"The most incendiary thing that we put out is where we quote what God says about abortion and taking action to save people from abortion," Leach said.
"There's no conspiracy here. Conspiracy is where you secretly talk with others about how you're going to commit a crime. Unless we're going to redefine it to mean when people talk about what's right and wrong and say it publicly and put it on TV shows and Internet blogs, there's nothing going on here."
After last week's verdict, Foulston declined to say whether she thought others were involved in Tiller's killing.
"I'm not with the federal government, and that is up to them to make those determinations," she said.
Mark Rudy, one of Roeder's attorneys, said last week, "I really don't know anything about a federal investigation regarding a conspiracy. It goes beyond the scope of my involvement."
Saporta said abortion-rights officials met with an assistant U.S. attorney general in Washington during the trial.
"We remain concerned that those who believe in justifiable homicide will continue to act on that belief," Saporta said.
Two others who acted on it were charged and convicted in federal court.
In July 1994, Paul Hill killed an abortion provider and his bodyguard with a 12-gauge shotgun as they drove into a Pensacola, Fla., clinic. He became the first person in the country to be tried under the federal clinic access law. He was convicted in October 1994 and received two life sentences in federal prison.
Hill then was tried on state murder charges in Florida in November 1994. It took the jury just 20 minutes to convict him, and he was sentenced to die in Florida's electric chair.
At his sentencing, Kansas City activist Regina Dinwiddie was arrested when she jumped up and shouted at the judge, "This man is innocent, and his blood will be on your hands and the hands of the people of the state of Florida and on the jury!"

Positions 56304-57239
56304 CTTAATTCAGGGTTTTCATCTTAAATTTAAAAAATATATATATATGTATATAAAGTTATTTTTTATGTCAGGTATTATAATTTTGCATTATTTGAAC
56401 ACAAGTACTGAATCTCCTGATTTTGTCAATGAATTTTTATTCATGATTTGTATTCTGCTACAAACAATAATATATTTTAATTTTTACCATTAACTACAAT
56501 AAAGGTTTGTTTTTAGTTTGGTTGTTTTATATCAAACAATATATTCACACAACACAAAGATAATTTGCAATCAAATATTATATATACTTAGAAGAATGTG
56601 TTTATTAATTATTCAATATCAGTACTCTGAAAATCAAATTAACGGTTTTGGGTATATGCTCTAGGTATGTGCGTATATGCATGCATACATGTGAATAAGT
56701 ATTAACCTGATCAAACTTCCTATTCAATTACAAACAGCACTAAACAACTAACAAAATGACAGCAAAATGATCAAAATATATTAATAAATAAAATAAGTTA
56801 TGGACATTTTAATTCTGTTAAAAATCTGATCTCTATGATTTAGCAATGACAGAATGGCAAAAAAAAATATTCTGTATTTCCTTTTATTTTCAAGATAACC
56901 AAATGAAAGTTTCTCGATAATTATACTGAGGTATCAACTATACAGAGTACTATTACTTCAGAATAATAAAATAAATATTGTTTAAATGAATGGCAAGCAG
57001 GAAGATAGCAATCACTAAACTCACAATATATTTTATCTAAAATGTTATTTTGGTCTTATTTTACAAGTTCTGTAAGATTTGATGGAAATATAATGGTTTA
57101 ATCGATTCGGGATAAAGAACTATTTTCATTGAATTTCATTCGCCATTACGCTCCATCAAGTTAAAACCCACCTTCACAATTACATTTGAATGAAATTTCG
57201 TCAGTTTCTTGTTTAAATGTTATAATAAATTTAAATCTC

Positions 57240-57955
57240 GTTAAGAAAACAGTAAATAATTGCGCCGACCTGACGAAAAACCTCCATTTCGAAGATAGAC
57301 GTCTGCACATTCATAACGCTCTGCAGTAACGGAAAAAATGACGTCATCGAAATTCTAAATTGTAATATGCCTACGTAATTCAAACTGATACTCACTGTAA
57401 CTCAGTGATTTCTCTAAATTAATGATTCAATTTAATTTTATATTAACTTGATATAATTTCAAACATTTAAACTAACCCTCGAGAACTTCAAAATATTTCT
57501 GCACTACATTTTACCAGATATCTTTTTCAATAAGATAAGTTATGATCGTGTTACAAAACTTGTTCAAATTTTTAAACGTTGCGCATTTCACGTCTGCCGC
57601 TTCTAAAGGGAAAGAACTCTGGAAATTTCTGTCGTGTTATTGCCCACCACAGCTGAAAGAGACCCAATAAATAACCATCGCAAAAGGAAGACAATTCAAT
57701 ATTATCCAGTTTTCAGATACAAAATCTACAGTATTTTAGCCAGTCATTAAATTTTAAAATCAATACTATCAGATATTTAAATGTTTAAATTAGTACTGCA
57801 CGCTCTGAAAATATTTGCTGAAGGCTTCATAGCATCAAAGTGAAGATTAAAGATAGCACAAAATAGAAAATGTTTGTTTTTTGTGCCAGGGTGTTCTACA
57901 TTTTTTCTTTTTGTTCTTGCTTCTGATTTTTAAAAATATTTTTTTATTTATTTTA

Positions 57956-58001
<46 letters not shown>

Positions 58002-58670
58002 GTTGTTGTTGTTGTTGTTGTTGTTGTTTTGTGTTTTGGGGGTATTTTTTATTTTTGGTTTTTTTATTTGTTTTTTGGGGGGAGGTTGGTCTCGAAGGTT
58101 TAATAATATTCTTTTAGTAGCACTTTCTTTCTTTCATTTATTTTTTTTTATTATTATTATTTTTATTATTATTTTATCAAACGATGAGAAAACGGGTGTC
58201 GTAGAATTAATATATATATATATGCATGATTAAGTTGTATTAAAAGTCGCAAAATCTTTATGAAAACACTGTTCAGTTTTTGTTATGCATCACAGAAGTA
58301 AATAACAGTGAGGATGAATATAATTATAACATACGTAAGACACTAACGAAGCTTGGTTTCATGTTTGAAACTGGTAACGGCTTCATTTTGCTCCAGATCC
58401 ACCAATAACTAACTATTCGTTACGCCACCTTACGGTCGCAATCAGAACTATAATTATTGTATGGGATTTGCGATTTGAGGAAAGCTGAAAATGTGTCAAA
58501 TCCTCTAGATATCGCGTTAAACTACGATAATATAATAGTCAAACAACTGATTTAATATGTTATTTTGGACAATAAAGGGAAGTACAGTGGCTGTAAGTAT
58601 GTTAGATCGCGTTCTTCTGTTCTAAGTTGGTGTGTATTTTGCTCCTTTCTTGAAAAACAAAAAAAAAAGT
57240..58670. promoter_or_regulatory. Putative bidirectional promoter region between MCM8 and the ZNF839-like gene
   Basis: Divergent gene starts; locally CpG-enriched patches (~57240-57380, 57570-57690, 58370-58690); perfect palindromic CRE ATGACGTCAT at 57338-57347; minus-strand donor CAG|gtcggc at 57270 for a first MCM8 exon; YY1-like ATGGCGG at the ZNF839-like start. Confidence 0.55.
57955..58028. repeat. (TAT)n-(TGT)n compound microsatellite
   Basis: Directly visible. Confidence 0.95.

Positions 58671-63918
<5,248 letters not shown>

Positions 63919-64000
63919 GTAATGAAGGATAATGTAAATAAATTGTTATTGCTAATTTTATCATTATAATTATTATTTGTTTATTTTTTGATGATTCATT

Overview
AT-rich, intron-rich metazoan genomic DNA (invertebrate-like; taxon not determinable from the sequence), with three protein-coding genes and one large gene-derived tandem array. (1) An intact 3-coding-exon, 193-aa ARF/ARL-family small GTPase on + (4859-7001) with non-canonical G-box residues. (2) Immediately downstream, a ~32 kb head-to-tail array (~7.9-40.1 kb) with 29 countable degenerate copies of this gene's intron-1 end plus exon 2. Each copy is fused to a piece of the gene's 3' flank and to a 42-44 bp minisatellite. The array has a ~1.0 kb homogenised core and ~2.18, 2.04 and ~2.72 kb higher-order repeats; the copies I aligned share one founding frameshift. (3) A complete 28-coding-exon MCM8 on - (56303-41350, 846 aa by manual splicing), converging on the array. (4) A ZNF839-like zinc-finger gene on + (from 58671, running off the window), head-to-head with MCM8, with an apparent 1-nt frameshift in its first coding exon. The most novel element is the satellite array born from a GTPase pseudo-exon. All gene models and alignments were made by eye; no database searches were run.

Dinwiddie also attended Roeder's trial last week.
At the end of 1994, a federal grand jury in Virginia, working with the Justice Department, began issuing subpoenas to some who were most militant in the anti-abortion movement. The list included Michael Bray, now of Ohio; Anthony Leake, a Kansas City-area activist; and Don Spitz, director of Pro-Life Virginia who now runs the Army of God Web site. Bray and Leake attended Roeder's trial.
Despite the connections among extremists and the acts of violence described in the Army of God manual that circulated among them, federal authorities never were able to prove that there was a conspiracy behind the violence, and the grand jury disbanded in 1996.
"They never came up with anything," Leake told the Kansas City Star in an interview after Tiller was killed. "And there's not anything there."
In 1998, James Kopp killed abortion provider Barnett Slepian by firing into the kitchen of Slepian's suburban Buffalo, N.Y., home. Kopp was charged with second-degree murder in state court and on federal charges of violating the clinic access law by using deadly force. He was convicted in both cases and sentenced to 25 years to life in prison on the state charge and life in prison without parole on the federal charge.
Kopp argued that trying him on federal charges would violate the U.S. Constitution's double jeopardy clause, which protects people from being tried twice for the same crime, but a judge rejected his argument.